I once had the marginal supervision of a Basenji, named Twerp. The man i worked for (i lived on the property) had found Twerp wandering around on the state highway coming north from Santa Fe. She had Albequerque tags, but when he called the owners, they didn't want her back--they were indignant at being bothered. Twerp was not a clingy or pushy or nasty dog--she was . . . just a little twerp. She nursed all of the other dogs. In the southwest, the rattlers are little affairs, two to three feet long, not to be compared to the five or six foot long timber rattlers i've seen in the East--the dogs were always getting bit (there were ten dogs on the farm, we had a snake bite case about every other week). Twerp would herd them over by the big water basin under the constantly dripping tap, and the lie down next to them and lick and occassionally even suck at the wound (after "sucking" the wound, she would walk about ten feet away, regurgitate, and then go drink about a pint of water). Twice daily she would go get about three or four mouthfuls of kibble, and drop it under their noses, then nudge and annoy them until they ate it. She would stay at their side for three or four days, never wandering off except for nursing activities or to relieve herself. No other dog would interfer with her at those times, and they would cautiously step away from the kibble troth when she approached (i always wondered about the first time she went for food, and ran off seven dogs who were each one five times her size). When the dog was recovered, all eight of them (border collie/australian shepherd crosses) would return to their habit of ignoring her, and treating her like the twerp she was.

Like all good communities, the dogs had their fun with twerp. At "the other house," where i lived, there was an old, shaggy yellow hippie dog who had been left behind as a puppuy when one of the local hippie communes had been abandoned. He was the legendary type of the mean yellow dog, and barely deigned to notice the other dogs--or me, for that matter, until the night of the first thunderstorm, when "White Fang" (Rolling Eyes) kept climbing into bed with me, wimpering like a puppy, and nearly crushing the breath out of me. Then he decided we were buddies ("Confidentially, old man, those storms are rather too common in these mountains."). There are precious few squirrels in the Sangre de Cristo, but there is a surfeit of coyotes. Sundance had made it his life's work to kill or run out of Arroyo Seco every coyote he saw. He was in his fullest glory running down the miscreant canid with the full pack baying at his heels . . . and little Twerp, an otherwise entirely silent dog, barking a weird wailing yip. If it became evident that the coyote would escape, and deny Sundance his kill (which was usually the case), the pack would look at one another in sly complicity, and, as if at a signal, all nine dogs would come to a sudden complete halt, but continue to sound for a few seconds. Twerp would shoot on through the pack, hell bent for leather after the coyote, who would eventually trip to the change in the sound of the pursuit, and turn on her. She would then come to an almost screeching halt, and silently sprint for the pack, which sat looking on, slitty-eyed and gape-mouthed, silently laughing among themselves. She never learned, they pulled it on her at least once a week.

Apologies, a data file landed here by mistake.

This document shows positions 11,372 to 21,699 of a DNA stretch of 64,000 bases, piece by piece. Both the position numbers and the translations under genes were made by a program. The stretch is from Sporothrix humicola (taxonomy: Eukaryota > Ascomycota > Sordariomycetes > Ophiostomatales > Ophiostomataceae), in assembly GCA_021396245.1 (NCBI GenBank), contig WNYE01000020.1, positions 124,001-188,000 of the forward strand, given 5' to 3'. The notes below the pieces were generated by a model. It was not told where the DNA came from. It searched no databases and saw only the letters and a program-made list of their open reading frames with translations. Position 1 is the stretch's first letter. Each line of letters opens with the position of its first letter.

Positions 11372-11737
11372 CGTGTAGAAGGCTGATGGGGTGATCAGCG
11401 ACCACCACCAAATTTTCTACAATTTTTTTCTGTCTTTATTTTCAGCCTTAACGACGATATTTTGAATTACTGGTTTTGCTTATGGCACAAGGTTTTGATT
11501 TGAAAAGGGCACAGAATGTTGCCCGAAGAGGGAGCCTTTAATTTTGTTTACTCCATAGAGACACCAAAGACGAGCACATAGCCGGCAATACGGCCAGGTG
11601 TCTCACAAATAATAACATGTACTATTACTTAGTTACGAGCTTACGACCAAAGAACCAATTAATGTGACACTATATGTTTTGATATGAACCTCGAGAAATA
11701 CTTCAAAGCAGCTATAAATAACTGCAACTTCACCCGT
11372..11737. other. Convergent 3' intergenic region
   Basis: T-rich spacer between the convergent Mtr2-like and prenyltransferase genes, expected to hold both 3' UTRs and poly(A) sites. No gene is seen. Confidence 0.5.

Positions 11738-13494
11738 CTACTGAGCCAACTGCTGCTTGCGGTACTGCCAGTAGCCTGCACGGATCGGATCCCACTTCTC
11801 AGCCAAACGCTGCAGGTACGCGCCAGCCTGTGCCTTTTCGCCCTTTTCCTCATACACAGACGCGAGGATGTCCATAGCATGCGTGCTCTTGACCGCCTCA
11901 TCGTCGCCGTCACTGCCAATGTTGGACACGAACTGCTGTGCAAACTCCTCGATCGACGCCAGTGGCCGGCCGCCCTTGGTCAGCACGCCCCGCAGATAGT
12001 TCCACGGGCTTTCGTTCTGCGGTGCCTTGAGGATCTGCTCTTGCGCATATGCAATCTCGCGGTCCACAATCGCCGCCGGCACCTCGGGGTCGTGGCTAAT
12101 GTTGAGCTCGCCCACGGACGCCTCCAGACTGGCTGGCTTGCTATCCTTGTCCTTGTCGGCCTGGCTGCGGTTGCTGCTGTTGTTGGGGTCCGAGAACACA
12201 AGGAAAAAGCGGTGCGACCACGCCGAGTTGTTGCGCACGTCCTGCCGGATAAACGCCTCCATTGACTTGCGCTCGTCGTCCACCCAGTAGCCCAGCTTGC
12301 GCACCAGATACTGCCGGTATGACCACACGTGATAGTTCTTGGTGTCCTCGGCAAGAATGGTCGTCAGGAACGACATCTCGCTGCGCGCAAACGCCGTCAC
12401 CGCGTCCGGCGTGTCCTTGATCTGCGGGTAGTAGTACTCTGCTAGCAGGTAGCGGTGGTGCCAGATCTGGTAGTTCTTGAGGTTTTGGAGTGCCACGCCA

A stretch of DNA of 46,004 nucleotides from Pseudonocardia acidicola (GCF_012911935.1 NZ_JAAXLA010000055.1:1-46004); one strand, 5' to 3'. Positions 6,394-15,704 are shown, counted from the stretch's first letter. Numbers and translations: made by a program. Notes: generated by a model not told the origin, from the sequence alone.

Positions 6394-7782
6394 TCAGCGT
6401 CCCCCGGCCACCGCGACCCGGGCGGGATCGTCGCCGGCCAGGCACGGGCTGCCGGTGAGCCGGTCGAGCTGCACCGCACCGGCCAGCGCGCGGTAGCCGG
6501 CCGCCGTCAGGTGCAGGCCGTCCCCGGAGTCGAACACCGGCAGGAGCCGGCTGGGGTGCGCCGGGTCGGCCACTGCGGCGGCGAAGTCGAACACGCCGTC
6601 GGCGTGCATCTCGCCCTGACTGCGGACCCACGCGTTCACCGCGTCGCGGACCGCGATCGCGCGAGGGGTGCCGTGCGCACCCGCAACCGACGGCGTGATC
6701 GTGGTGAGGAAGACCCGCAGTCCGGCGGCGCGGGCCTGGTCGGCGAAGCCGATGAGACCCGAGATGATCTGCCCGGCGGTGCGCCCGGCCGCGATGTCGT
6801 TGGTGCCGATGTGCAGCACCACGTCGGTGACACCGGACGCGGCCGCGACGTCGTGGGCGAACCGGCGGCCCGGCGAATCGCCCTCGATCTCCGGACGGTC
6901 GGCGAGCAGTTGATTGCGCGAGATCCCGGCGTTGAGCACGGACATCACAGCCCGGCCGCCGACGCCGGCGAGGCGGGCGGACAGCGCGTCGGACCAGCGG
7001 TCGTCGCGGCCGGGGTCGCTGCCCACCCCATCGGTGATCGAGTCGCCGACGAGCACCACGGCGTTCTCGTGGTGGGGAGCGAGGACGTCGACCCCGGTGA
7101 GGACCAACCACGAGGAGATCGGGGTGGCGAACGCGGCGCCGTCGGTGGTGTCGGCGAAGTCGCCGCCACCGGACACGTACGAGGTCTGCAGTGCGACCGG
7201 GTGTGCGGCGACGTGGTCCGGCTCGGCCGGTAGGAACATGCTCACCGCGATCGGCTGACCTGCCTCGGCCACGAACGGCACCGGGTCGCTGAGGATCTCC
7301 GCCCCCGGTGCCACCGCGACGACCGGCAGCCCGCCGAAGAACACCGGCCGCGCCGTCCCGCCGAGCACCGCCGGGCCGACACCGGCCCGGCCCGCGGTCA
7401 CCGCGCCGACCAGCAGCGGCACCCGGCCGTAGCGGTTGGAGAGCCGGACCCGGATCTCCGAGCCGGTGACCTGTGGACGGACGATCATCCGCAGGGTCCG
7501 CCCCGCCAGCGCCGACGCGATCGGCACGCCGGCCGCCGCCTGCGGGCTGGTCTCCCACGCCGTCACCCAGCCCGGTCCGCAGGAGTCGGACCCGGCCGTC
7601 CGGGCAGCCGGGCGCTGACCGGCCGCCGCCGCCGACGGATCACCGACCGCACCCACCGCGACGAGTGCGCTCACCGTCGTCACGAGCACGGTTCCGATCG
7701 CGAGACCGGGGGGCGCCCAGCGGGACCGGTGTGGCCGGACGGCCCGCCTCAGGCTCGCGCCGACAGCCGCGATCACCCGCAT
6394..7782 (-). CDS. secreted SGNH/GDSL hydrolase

0 Replies
 
Piffka
 
  1  
Reply Tue 10 Jun, 2003 08:19 pm
Great stories, Setanta. That Twerp sounds totally amazing. I've never heard of a dog acting like a nurse before. Weren't you just astounded? (You tell it so matter-of-factly, I'd be jumping up and down, using all sorts of exclamation points!) Could she have done that because of some sort of genetic Basenji knowledge? I've never known one, maybe they're strange in lots of ways. I do think it was mean of the rest of the pack to let her get caught up in the coyote chase, but it does sound pretty funny. We have a children's book somewhere, called "Hank, the Cow Dog" (as told by Hank) that used to make us chuckle. Your stories would have fit in well there.

Hope you get up to Beth's and get those photos downloaded. I'm sort of sick thinking that those beautiful fluffy coats and bushy tails are gone. I'm sure their coats will grow back but we've never had our dogs shaved. We'd be totally traumatized, dogs & humans.
0 Replies